Comparative Genomics and the Evolution of Animal Diversity

At the end of his book, On the Origin of Species, Charles Darwin speculates that all animals arose from a common ancestor. It has been suggested that at a remote time in the past, perhaps 600 million years ago, a flat worm lived in burrows beneath the ancient oceans. Over the course of many millions of years of evolution, this creature spawned the remarkable diversity we now see among modern animals.

There are 25 different animal phyla; each phylum represents a basic type of animal {Figure 19-1). For example, annelids are composed of simple repeating body segments, whereas many mollusks are twisted or coiled (consider snails, for example). In terms of sheer numbers and diversity, the arthropods are the most successful animal phylum. They include sea creatures such as horseshoe crabs, lobsters and shrimp, as well as land animals including insects, centipedes, and spiders. Many members of this phylum can fly. Where did all this evolutionary diversity come from? We are just starting to get some answers.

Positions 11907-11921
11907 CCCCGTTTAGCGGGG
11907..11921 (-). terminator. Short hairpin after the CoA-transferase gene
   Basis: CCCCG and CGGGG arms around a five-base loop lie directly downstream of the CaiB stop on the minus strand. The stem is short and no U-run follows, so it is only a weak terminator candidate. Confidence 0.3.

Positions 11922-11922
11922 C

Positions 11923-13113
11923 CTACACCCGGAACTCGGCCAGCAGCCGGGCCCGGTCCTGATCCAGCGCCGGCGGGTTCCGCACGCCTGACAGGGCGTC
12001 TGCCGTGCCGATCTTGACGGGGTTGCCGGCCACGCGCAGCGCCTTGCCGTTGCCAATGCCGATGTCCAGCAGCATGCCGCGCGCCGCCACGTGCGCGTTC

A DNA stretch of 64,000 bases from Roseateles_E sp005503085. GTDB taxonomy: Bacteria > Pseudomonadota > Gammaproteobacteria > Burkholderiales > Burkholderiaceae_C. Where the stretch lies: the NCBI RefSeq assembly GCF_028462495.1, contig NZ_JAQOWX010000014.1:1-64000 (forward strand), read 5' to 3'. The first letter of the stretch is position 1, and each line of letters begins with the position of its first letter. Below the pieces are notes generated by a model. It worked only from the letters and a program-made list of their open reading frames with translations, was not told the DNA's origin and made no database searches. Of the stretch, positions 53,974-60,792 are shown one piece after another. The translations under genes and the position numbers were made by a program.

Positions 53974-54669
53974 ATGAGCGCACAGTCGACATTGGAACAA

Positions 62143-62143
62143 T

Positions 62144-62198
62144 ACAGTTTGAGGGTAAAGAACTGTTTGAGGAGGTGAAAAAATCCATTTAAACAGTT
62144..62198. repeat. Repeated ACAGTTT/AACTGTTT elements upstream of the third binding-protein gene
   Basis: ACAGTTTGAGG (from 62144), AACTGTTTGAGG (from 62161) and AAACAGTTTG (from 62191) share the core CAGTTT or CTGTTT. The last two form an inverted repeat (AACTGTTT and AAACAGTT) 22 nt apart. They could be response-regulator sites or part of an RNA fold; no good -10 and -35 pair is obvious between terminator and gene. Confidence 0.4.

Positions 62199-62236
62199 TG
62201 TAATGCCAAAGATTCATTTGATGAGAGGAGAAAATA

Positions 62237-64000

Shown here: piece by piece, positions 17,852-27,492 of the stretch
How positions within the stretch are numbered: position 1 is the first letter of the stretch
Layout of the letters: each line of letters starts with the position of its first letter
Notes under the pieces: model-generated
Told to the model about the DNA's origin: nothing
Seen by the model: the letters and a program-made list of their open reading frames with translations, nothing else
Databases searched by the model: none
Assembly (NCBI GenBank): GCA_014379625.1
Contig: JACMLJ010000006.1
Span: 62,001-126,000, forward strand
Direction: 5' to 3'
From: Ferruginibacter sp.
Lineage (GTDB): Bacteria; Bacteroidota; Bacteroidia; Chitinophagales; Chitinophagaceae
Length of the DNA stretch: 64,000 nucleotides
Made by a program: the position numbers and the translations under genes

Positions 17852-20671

Most animal phyla fall into three major groups: the lophotro-chozoans, ecdysozoans, and deuterostomes (see Figure 19-1). (In earlier times, the lophotrochozoans and ecdysozoans were Called, collectively.

Most Animals Have Essentially the Same Genes(p 614)

Thiee Ways Gene Expression Is Changed during Evolution {p. 619) *

Experimental Manipulations that Alter

Morphological Changes in Crustaceans and Insects {p. 630) »

Genome Evolution and t luman Origins (p. 635)

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